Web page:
Adjuvant chemotherapy may improve survival in bladder cancer patients

Researchers at the Icahn School of Medicine at Mount Sinai Hospital (NY, USA) have found that chemotherapy in combination with bladder cancer surgery is associated with approximately 30% lower risk of death compared with surgery alone. The findings were presented at the 2015 Genitourinary Cancers Symposium (held 26–28 February, FL, USA).

Previous clinical trials have demonstrated that it is beneficial to administer chemotherapy prior to surgery for bladder cancer. However, clinical trials investigating the effects of adjuvant chemotherapy have proved difficult to interpret and a number of trials were not completed.

Led by Matthew Galsky (Mount Sinai Hospital), the researchers analyzed a database of 5653 patients diagnosed with bladder cancer in the USA. Of these patients, 1293 individuals received adjuvant chemotherapy and 4360 received surgery alone. The study found that patients receiving adjuvant chemotherapy after surgical treatment had improved overall survival rates compared with patients who received surgical treatment alone.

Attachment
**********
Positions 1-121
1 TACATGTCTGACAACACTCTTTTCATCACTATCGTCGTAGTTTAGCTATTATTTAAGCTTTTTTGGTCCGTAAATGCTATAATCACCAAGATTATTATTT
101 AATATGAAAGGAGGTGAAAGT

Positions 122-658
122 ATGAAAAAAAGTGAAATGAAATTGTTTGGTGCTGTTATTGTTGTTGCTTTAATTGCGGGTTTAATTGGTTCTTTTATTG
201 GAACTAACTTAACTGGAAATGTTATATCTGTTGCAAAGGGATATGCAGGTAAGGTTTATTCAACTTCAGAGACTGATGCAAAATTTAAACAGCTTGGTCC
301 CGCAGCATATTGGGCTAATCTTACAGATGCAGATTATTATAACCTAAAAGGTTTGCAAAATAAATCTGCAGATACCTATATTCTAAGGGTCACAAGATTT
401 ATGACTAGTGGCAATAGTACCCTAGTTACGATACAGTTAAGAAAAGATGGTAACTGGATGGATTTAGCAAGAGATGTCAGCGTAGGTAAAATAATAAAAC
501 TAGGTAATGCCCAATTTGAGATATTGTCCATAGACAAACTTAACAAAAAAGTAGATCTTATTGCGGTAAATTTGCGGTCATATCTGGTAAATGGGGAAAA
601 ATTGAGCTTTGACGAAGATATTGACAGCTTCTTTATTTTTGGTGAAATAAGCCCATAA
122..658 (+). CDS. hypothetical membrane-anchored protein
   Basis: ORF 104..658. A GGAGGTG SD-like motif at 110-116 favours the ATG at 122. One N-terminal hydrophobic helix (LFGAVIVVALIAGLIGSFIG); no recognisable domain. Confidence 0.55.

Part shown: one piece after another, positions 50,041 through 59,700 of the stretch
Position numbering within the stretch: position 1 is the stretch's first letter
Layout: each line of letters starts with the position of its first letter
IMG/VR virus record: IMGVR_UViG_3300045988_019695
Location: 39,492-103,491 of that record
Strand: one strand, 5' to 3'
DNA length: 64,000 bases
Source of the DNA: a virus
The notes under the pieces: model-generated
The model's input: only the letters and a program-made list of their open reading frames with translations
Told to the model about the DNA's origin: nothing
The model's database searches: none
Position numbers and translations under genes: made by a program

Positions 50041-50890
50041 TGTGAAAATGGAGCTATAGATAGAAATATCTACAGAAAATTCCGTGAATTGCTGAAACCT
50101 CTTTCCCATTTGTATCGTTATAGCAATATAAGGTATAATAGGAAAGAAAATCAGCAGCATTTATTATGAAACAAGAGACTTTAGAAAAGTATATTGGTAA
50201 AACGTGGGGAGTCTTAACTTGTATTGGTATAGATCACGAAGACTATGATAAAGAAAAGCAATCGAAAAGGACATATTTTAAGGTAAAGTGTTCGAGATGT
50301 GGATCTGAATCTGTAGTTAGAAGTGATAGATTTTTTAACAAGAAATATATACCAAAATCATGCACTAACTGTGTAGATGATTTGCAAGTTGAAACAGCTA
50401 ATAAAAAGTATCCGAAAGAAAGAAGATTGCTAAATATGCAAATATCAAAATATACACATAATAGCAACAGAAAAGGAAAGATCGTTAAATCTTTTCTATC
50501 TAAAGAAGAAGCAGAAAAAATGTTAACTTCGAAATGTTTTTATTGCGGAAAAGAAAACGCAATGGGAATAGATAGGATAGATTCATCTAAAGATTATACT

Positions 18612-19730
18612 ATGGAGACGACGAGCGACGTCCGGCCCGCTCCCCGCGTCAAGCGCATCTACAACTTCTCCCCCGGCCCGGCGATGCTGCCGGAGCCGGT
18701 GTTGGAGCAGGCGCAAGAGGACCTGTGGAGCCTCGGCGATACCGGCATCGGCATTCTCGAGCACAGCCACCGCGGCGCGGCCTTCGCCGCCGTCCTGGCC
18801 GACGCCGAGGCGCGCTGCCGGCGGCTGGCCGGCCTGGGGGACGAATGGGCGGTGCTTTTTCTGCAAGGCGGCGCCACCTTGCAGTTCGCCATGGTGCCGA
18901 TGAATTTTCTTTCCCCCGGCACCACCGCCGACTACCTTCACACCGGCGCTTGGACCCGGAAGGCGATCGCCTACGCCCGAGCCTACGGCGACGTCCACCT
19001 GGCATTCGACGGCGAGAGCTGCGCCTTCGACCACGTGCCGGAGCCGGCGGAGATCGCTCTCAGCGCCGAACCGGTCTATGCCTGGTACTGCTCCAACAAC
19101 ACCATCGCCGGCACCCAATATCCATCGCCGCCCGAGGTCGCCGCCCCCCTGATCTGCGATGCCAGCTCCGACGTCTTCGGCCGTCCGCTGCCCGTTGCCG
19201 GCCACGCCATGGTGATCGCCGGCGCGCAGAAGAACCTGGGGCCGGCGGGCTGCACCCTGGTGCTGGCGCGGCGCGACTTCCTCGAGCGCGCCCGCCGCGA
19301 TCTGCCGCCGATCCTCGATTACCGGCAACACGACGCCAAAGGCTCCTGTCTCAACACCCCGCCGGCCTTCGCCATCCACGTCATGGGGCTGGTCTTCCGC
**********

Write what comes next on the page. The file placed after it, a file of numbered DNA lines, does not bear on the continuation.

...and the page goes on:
“Until now, data supporting adjuvant chemotherapy has been mixed,” explained Galsky. “Our analysis of actual cases supports the use of chemotherapy after surgery for patients with locally advanced bladder cancer.”

“Chemotherapy prior to surgery remains the optimal approach for patients with bladder cancer based on the available evidence. However, population-based observational studies may be used to help fill the knowledge void in situations where clinical trials have not yielded definitive evidence. This comparative effectiveness analysis may help inform the care of patients with bladder cancer who have not received chemotherapy prior to surgery,” he continued.

Source: Mount Sinai Medical Center press release